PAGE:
Linear RPGs and open-world RPGs are not the same.
Linear RPGs allow the player to chew on things for as long as they like, then poke the sleepy plot into delivering the next big chunk of content. This has a lot of pros and cons.
From the dev's perspective, the pros are powerful. Since the content is gated and carefully scripted, the dev knows exactly who the player is playing, exactly who is in their party, exactly how strong they are, exactly where the plot is, exactly what they've seen and haven't seen. No matter how long the player spends on the Shining Plains, they can't buy anything better than a cutlass and a fireball spell.
In addition, the player has a very crisp trigger. They know how to poke the plot into action: fight the boss, cross the monster bridge, say "I'm ready" to the queen. This action is always very obvious and voluntary, and the player will trigger it when they are ready to experience the next content chunk.
These two things combined allow the devs to make sweeping content chunks. When you cross the monster bridge or fight the boss, things change. There's cutscenes. You're fighting your way out of a dungeon. One of your party members leaves, another one arrives. The world is blown up and there's no way back to where you started...
It can be precise and moving, because you know exactly what the player is doing and who they have with them. It can be big and bombastic because the player explicitly volunteered to go through it.
Open-world RPGs don't have these advantages, because the majority of the world is already available from the start. A player moving from point A to point C isn't really "volunteering" to experience a big plot event at point B. Hell, you don't even know who they are or who's in their party, not when you're creating the content.
Because of this, open-world RPGs typically have hundreds of tiny threads of content instead of large content drops. They also adapt the combat challenges by level-scaling.
Both of these leave the experience bland and featureless in comparison to a linear RPG with its more nuanced challenge curve and bombastic, personalized plot events.
Linear RPGs have downsides, too. The big, obvious one is that their appeal is limited. If you don't like the shoes you're stuck in or the way the plot is going, well, that's too bad. If you want to start over, you'll have to go back through the same shit again, there's no fast way to move through those chapters aside from being more efficient with grinding.
There have been open-world CRPGs since before "CRPG" was a term, but they only came into their own when computers became strong enough to convincingly render the world and its responses to you. This became a more reliable method of drawing the player in than the limited appeal of a carefully-written linear storyline.
Big, splashy, personalized stories were left on the cutting room floor... but I think it's a mistake to assume they're gone for good. Not only is there power in the stories they tell, there's power in the fundamental pacing of a linear RPG. The way the content unfolds is really strong.
What if we could come up with a new RPG subgenre that keeps that power but adopts the freedoms of an open-world approach?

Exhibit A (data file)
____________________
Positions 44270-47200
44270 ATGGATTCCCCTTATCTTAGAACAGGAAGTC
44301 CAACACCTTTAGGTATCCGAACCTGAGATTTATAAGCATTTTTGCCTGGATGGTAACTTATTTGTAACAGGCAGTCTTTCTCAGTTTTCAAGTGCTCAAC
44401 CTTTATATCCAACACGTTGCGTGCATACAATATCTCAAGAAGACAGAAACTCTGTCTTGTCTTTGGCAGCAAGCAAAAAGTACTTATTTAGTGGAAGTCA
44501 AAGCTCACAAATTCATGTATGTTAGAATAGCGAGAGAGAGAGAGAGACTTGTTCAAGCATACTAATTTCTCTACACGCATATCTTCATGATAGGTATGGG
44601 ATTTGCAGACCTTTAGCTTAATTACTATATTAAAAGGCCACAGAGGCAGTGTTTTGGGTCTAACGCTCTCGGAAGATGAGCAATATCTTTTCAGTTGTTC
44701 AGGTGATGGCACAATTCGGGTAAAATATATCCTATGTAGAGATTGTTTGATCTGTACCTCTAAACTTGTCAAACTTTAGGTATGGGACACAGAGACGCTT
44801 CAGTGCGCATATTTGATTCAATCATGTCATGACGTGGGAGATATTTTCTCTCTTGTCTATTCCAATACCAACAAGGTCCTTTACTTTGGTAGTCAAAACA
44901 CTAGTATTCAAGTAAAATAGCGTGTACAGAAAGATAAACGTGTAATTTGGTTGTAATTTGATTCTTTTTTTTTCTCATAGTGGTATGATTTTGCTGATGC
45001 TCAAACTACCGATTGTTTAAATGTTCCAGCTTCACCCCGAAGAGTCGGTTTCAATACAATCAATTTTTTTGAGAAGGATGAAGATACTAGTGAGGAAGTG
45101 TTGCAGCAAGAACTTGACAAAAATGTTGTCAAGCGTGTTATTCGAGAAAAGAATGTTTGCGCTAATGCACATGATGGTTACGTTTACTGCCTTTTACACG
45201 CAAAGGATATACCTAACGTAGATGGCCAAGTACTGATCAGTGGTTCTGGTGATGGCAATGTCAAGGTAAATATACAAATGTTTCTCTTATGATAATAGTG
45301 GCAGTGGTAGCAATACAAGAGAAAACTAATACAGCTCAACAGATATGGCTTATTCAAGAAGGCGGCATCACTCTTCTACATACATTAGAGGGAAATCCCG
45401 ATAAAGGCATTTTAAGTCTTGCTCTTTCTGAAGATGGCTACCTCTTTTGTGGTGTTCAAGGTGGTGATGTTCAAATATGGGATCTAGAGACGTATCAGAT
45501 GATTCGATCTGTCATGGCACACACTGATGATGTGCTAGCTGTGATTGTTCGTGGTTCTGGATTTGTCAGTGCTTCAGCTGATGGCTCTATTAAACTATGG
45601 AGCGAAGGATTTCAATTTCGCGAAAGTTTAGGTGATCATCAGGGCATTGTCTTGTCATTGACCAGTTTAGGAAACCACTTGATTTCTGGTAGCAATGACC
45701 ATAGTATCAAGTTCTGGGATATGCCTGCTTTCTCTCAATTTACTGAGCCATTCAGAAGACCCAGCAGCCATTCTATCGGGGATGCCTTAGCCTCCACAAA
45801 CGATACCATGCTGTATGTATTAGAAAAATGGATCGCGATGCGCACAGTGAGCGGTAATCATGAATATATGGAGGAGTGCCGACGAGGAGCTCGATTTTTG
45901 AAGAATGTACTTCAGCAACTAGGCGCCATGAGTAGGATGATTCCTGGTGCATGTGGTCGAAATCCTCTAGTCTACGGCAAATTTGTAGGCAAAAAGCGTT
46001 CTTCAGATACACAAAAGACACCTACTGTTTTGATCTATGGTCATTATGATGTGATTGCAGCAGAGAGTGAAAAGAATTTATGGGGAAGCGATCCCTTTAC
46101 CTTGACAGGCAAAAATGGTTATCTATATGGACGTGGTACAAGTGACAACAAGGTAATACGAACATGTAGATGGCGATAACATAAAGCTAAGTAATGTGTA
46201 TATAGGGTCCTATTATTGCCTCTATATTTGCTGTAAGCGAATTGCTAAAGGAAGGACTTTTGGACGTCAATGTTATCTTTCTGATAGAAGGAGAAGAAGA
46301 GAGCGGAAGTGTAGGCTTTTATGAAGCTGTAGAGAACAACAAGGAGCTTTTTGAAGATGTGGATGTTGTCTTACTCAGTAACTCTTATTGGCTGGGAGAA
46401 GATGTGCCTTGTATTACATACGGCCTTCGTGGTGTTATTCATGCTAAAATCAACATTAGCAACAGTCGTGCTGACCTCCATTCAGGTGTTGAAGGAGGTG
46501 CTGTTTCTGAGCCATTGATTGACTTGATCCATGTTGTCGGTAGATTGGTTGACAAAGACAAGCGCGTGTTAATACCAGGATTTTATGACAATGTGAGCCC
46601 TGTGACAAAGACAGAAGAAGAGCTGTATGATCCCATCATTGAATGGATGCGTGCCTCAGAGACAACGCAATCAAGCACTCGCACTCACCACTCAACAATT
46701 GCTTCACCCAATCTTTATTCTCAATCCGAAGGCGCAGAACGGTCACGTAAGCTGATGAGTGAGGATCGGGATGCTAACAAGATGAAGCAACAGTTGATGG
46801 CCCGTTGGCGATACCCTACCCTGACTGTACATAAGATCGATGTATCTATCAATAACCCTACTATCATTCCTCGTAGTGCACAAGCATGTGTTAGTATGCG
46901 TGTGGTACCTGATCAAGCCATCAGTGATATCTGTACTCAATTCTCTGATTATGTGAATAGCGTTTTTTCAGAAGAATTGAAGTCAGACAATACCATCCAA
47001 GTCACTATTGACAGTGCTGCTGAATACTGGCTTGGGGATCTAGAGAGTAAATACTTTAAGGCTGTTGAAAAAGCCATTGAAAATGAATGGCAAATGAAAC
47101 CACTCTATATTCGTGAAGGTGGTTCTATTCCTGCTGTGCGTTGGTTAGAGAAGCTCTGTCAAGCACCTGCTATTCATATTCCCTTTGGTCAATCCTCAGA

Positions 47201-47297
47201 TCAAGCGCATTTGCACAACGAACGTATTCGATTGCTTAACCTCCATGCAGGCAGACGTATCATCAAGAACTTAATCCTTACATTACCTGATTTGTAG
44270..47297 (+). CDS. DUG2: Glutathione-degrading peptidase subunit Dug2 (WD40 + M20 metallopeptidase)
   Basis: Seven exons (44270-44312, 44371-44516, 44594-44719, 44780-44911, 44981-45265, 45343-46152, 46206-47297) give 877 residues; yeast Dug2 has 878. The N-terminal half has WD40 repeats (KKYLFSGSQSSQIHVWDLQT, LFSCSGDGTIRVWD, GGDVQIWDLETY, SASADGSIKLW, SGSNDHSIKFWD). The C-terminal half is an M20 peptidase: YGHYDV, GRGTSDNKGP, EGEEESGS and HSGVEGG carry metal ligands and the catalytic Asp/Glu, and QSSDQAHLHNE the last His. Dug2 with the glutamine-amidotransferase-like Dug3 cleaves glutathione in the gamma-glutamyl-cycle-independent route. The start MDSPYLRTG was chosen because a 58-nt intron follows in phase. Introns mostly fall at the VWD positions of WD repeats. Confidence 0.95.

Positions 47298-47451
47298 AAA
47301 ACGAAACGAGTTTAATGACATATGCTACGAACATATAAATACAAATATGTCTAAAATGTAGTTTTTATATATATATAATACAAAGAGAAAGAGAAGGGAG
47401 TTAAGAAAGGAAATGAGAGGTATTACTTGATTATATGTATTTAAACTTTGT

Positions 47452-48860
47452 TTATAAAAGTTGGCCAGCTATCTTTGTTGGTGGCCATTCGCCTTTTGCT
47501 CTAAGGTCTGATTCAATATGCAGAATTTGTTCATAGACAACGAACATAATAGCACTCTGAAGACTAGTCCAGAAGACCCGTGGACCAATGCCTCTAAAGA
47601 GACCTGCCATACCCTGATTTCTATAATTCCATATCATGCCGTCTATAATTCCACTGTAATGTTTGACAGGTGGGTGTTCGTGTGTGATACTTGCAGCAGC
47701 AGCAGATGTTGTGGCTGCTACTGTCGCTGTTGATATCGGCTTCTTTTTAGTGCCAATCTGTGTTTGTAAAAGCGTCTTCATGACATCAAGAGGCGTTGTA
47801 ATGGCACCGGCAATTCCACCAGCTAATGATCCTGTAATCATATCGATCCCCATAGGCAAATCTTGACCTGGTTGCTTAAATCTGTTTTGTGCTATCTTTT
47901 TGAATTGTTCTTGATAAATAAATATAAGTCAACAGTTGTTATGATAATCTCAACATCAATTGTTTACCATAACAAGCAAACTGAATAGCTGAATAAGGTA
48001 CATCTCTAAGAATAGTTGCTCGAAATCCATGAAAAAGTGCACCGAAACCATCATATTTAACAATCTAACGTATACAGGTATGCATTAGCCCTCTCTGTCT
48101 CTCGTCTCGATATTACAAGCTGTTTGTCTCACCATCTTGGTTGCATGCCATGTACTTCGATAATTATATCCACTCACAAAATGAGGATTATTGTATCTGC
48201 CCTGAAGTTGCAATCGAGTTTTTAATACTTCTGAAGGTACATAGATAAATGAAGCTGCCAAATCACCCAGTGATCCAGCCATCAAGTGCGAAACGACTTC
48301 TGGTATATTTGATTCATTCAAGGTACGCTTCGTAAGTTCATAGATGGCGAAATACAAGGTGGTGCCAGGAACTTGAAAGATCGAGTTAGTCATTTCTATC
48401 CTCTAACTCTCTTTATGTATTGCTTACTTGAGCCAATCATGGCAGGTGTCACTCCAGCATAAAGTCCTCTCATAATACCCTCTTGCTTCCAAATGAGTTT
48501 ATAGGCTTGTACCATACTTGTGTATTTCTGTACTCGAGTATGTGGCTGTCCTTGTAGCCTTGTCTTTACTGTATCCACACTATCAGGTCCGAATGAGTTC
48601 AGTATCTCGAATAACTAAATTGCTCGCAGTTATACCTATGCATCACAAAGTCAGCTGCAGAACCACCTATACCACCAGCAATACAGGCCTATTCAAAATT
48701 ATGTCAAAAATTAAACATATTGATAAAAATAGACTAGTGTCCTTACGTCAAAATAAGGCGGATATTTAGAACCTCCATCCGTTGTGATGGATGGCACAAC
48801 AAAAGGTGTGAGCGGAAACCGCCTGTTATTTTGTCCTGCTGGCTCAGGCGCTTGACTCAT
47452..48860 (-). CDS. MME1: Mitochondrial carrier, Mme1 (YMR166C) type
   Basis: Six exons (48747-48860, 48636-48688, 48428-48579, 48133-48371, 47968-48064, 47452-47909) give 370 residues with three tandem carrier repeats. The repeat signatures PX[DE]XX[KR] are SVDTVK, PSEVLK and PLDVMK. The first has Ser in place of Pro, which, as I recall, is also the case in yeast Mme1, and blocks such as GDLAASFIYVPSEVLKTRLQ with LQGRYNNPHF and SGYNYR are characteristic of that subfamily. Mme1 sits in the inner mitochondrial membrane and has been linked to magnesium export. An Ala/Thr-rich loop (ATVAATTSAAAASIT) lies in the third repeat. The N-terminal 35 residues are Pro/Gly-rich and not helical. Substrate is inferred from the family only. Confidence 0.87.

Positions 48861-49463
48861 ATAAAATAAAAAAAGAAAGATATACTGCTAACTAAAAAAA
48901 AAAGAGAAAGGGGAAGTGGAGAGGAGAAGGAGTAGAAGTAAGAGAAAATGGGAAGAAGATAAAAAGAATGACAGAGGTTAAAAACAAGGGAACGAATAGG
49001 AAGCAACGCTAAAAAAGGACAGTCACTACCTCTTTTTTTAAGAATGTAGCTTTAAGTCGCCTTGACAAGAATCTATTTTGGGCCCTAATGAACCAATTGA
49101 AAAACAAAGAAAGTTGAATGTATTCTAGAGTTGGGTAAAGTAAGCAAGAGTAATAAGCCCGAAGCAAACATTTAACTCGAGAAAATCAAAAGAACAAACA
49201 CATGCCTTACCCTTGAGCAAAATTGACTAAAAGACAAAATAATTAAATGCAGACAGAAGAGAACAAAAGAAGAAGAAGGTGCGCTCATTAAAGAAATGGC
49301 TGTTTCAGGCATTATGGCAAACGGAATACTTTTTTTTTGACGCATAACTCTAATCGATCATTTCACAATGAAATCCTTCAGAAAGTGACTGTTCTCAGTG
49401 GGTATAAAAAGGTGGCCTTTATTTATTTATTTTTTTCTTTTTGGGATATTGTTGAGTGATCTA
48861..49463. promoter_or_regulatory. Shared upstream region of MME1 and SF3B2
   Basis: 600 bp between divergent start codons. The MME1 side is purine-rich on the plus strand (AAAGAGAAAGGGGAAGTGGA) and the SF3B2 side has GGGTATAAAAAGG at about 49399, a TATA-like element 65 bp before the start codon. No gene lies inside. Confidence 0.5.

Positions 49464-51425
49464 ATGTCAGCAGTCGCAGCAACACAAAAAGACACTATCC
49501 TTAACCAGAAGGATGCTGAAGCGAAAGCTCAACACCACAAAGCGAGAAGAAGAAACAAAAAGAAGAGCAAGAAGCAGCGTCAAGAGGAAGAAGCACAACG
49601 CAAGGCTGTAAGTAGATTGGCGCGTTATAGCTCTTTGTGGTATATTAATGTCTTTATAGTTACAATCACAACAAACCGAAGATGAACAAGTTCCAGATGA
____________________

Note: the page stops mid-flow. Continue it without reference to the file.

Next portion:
I call it "nonlinear" RPGs.
Imagine if we were going to write Mass Effect as a nonlinear RPG instead of a linear one. The characters and stories would feel the same, but they would silently adapt to the player's choices. Not just "paragon vs renegade": wildly veering so that even the basic setups could be avoided or inverted. Maybe you play a smooth talker with a good record, and you convince the council to take immediate action against the Reapers and the traitorous Spectre. Maybe you play Han Solo, and just buy a crappy ship on your own and fly off to have carefree space adventures.
If it was an open-world game, these would be viable. You have that level of variability in the recent Fallouts, for example. But Fallout doesn't have the heavy "WHAM chew chew chew WHAM" feel of a linear RPG - it's more like wading through vanilla pudding.
In order to make stories adapt to your choices, you have to write variations for every choice the player can make. If you have one big story (like a linear RPG), the cost spirals out of control very quickly. So open-world RPGs use lots of tiny, independent stories. It gives the player feedback and tells them the game accepts the way they're playing their character, but because they're small and have so little effect on the game world, you can write their variants cheaply.
Fortunately, linear RPGs don't need that responsiveness nearly as much. The linear RPG already knows how you're playing your character: they provided it.
But... that's where we need to go to find the kernel of what comes next.
If we want a linear RPG to let the player play a wide variety of characters in a wide variety of ways, we need to have the game respond to those variations.
A linear RPG's "gateways" are always crystal clear. A boss. A bridge. A queen's speech. The player trips them whenever they decide they want to, and the game moves forward.
It's easy to create random events. It's even easy to chain them and thread them so you have repeating villains or escalating challenges. It's easy to make random maps and random subquests. (There, I just cut twenty pages from this essay.)
But what isn't easy is to make the experiences adapt to the player's choices and hit hard without being annoying.